As we can observe when analysing the requirements for the application of the clause demanded by the jurisprudence, its historical application has been very restrictive. Nonetheless, the scenario of the economic crisis (for instance, the 2009 crisis) has extended its application since such circumstances may seriously affect the development of contractual relations.
Hence, the Supreme Court in its Judgment No. 214/2019, rec 3204/2016, of the Civil Chamber, First Section, April 5 2019, and in the Judgement No. 455/2019, of 18 July 2019, in order to accept the alleged amendments to contract, stipulates that these modifications must alter the relationship and the provisions of the contract, and must occur in an unpredictable and unavoidable manner. In other words, if the parties have been able to assume expressly or implicitly the risk that something might occur or they had to do so because this risk already existed at the time of executing the contract or it was reasonably predictable, the clause cannot be invoked. Nor can it be invoked in cases where the alteration is within the normal risks of the contract.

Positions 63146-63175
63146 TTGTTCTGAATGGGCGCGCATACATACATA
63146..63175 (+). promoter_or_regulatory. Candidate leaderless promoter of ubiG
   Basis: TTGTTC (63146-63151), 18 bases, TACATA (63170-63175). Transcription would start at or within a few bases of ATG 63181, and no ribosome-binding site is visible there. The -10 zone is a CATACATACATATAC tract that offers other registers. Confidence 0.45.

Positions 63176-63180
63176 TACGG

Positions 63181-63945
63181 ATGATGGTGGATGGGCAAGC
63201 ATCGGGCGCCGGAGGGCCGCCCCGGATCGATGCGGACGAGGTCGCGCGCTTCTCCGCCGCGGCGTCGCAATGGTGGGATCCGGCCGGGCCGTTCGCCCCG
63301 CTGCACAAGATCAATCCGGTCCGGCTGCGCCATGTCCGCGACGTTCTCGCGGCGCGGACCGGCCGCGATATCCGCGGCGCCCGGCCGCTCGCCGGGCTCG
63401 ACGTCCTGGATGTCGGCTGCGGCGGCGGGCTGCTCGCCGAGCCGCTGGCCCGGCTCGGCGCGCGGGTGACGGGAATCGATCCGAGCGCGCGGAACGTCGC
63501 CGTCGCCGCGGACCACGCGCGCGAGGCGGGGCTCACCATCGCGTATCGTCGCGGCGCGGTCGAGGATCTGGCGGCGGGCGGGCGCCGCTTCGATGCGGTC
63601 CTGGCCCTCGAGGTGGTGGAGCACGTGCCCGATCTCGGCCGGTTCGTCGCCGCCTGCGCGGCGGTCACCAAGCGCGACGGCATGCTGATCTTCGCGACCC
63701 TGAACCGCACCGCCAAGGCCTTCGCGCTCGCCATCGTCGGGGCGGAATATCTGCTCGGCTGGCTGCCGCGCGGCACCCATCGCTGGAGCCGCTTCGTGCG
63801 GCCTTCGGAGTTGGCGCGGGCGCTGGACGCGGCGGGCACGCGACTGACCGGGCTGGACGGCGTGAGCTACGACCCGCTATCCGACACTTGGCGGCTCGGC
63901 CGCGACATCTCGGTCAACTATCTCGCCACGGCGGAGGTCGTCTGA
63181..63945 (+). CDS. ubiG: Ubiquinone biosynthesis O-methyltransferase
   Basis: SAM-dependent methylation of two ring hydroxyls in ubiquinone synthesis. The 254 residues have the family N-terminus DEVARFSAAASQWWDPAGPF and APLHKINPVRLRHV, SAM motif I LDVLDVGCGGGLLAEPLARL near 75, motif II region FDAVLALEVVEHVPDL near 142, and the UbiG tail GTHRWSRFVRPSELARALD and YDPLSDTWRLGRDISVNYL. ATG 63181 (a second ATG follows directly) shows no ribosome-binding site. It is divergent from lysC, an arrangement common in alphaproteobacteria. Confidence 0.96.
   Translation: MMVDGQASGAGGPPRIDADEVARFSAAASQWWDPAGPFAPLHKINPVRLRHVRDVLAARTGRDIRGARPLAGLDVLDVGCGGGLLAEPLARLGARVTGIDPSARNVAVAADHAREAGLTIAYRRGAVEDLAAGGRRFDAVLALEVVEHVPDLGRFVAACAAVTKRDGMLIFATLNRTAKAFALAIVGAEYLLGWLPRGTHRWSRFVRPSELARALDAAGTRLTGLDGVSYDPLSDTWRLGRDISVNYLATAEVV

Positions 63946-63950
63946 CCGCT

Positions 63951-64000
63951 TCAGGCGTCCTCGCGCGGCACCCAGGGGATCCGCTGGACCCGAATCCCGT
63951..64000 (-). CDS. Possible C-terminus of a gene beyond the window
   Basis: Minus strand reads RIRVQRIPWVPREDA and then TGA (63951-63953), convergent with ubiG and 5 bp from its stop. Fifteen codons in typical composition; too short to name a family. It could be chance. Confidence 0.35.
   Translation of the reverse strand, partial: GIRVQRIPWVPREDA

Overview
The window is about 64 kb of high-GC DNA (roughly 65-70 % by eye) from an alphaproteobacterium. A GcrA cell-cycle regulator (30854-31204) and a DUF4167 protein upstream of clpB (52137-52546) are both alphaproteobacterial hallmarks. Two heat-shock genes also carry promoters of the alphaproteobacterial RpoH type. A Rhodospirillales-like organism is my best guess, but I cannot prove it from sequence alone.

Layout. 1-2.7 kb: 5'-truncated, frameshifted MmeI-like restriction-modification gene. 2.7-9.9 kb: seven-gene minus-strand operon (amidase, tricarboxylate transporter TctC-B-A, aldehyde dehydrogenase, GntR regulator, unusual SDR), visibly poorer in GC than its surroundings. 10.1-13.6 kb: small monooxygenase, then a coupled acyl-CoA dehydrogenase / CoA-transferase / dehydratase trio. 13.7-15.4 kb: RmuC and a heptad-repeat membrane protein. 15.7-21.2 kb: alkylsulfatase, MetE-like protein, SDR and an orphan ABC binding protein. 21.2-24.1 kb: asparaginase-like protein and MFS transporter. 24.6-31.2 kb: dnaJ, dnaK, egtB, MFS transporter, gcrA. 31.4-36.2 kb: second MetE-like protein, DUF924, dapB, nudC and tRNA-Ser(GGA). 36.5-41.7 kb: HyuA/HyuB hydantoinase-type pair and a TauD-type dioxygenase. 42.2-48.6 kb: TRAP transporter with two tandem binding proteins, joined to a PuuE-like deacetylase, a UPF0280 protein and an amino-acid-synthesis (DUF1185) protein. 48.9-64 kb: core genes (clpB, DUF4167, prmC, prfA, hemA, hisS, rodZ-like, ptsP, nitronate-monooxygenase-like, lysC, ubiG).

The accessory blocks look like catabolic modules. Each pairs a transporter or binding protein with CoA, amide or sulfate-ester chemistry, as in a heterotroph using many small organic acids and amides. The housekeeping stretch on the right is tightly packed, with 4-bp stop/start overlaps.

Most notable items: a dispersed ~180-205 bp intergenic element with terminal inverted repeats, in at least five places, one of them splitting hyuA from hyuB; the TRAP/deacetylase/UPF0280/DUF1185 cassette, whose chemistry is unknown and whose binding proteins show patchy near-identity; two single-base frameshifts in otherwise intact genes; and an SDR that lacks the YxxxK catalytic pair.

Similarly, in its Judgement of the First Civil Chamber No. 156/2020, rec 2400/2017 of, March 6 2020, the Supreme Court stipulates that, in order to be able to apply the clause, the referred contract must have duration equal to or more than one year, must be of a consecutive nature or of deferred execution. In fact, the Court assumes that it is unlikely that, in the case of contracts of less than one year, anything extraordinary and unpredictable, which would create a disproportion between the claims of the contracting parties, might occur. It remains to be seen if this aspect prevails in a situation such as that arising from the COVID-19 crisis.